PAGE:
Using Conditional activities
An example of use
Here follows a basic example. Students are required to undertake 4 tasks in a precise order. According to their score in a quiz, the fourth task - a Moodle lesson - is either at a lower or more advanced level. They must
- view a webpage explaining the course
- post an introductory message in a forum
- take a quiz
- move onto a lesson tailored to their performance in the quiz.
Here is the teacher view.
Students will only see the first task (the webpage)with the second task (the forum) greyed out. The other tasks only appear once the conditions have been met. How's it done?
- Task 1, the webpage must be read (or at least viewed) before students can access the forum. In task 1 the activity completion condition is set to require view
- Task 2, the forum, needs to have the "Restrict availablity" section set such that the webpage Read This First must be marked complete. It is also set so the forum is greyed out until available:
- Task 2, the forum, needs to require students to make a post before they can do the quiz. The activity completion condition is set to " require posts"
- Task 3, the quiz, needs to have the "Restrict availablity section " set such that the forum must be marked complete. It is also set so that that the quiz is completely hidden until a student has posted in the forum:
- Task 4 is two lessons - either at level 1 (basic) or level 2 (advanced). If the student scores less than 50% in the quiz they do Level 1; if they score more, they do Level 2. In the Level 1 lesson, the "Restrict Availablity" section is set such that students can only access it if they get under 50% in the quiz
The Level 2 lesson has the "Restrict availability" section such that students can only access it if they get 50% or more:
Tricks and techniques
With a bit of lateral thinking, you can achieve some interesting results beyond the most obvious uses of the system. Here is one example:
Imagine that you let students choose one of two projects. Each project has its own activities (a forum for all the people doing that project, resources with information about the project, etc). You want it to hide all the activities that a student isn't doing.
This can already be achieved in Moodle using the Groupings system. However, conditional activities gives another way to set this up which might be preferable in some cases. Here's how:
- Create two forums called 'Frog project sign-up forum' and 'Zombie project sign-up forum'.
- Set both forums to be automatically marked complete once the user makes 1 post.
- Set each forum to be conditionally available only if the other forum is NOT complete.
- Create other activities for the frog and zombie projects. For each Frog activity, set it to be conditionally available only if the Frog sign-up forum is marked complete. For each Zombie activity, set it to be conditionally available only if the Zombie sign-up forum is marked complete.
When a student first visits the site, they see the frog and zombie sign-up forums and none of the project activities. As soon as they post in one of the forums, the other forum will disappear, and all the activities for their preferred project will appear. (If they want to change their mind, they can delete their forum post so that it isn't marked complete any more, and it'll be back to square one.)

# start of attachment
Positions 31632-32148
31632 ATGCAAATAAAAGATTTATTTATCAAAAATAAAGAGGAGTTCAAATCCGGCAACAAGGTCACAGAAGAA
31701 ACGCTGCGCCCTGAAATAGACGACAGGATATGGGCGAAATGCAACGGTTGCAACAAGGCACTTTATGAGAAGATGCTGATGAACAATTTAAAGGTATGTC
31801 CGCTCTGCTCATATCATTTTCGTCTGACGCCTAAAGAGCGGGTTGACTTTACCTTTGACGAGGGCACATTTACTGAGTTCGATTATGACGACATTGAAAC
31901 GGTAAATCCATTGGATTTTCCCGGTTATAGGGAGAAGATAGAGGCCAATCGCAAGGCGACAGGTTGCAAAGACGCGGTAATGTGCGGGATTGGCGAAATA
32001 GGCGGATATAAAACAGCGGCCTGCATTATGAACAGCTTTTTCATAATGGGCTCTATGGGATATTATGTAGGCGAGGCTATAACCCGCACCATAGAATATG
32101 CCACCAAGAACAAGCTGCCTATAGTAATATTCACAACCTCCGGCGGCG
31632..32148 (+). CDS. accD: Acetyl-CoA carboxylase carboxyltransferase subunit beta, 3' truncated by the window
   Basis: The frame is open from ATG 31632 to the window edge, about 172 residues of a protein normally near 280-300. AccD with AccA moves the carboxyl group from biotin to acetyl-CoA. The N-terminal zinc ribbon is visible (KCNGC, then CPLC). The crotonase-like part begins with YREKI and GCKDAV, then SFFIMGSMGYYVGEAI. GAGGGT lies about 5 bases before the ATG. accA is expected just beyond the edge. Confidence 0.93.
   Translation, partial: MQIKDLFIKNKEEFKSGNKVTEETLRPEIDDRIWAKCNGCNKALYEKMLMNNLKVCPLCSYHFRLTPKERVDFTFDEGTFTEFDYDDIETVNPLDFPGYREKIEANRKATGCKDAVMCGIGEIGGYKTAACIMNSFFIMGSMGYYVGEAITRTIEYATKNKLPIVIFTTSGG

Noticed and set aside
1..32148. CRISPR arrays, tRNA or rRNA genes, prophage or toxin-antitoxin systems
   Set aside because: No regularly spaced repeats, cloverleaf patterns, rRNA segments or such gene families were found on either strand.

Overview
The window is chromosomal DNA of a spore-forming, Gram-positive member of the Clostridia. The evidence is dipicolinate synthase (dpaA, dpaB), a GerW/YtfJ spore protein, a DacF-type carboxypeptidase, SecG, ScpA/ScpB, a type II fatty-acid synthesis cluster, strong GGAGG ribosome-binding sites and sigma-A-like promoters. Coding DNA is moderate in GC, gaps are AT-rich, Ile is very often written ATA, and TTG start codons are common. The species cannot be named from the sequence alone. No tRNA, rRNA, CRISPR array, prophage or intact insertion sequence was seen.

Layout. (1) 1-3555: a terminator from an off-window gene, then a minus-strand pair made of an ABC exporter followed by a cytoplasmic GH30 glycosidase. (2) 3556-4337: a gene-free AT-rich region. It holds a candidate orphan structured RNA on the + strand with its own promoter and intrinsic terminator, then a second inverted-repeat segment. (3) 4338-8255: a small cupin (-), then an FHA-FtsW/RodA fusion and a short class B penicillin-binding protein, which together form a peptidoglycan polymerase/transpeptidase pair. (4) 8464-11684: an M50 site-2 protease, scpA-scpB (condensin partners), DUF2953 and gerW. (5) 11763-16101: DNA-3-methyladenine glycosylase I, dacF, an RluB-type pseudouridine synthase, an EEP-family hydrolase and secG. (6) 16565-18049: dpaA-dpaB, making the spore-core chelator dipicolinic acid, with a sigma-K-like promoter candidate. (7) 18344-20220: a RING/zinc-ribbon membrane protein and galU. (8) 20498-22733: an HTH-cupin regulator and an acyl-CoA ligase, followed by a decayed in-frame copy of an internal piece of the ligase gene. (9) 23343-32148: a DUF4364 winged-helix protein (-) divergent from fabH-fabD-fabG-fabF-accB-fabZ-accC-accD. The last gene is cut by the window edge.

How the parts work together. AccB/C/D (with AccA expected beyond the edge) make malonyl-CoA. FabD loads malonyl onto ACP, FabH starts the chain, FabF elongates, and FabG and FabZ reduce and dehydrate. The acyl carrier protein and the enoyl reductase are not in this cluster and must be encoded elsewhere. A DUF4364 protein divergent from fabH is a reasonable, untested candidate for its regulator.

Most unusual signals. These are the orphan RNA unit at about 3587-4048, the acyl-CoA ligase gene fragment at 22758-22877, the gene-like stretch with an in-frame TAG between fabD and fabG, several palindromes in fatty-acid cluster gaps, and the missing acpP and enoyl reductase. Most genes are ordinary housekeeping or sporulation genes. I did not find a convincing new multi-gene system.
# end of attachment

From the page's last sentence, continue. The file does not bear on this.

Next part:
Discussion: Should you really use conditional activities?
Conditional activities are a way for you to force your students to do things in a certain order. Is that really what you want? The answer will depend on your particular circumstances, but it is worth taking a moment to reflect upon the degree to which conditional activities are appropriate for your course.
It is certainly good course design to make it clear to your students what they are expected to do next, to give good guidance. But do you need to use force? Might it not be better to leave students in control of their own learning and just use labels and layout, rather than locks and keys to suggest the best path?
New adaptive learning paths
This may allow the teacher to separate students by a range of performance they have achieved. For example, after a quiz any one of three different lessons might appear to a student, depending upon their score. The teacher can have one for low scores, one for high scores and one for average score ranges. The teacher could have a short quiz like survey, with 7 questions asking the student to give their feelings on a 1 to 5 scale. A range of scores would reveal different activities. Students who liked dark colors might get the black and gray activities revealed, those who liked light colors might get the white and gray activities.
On the other hand, you may have to design a certified training course that requires approval from unenlightened government regulators. Conditional activities will assure them that the trainees have been exposed to everything in the course, in a fixed order, and that the trainees must meet certain quantifiable standards from time to time before being allowed to proceed in the course. Correct use and explanation of conditional activities may ensure validation of your course.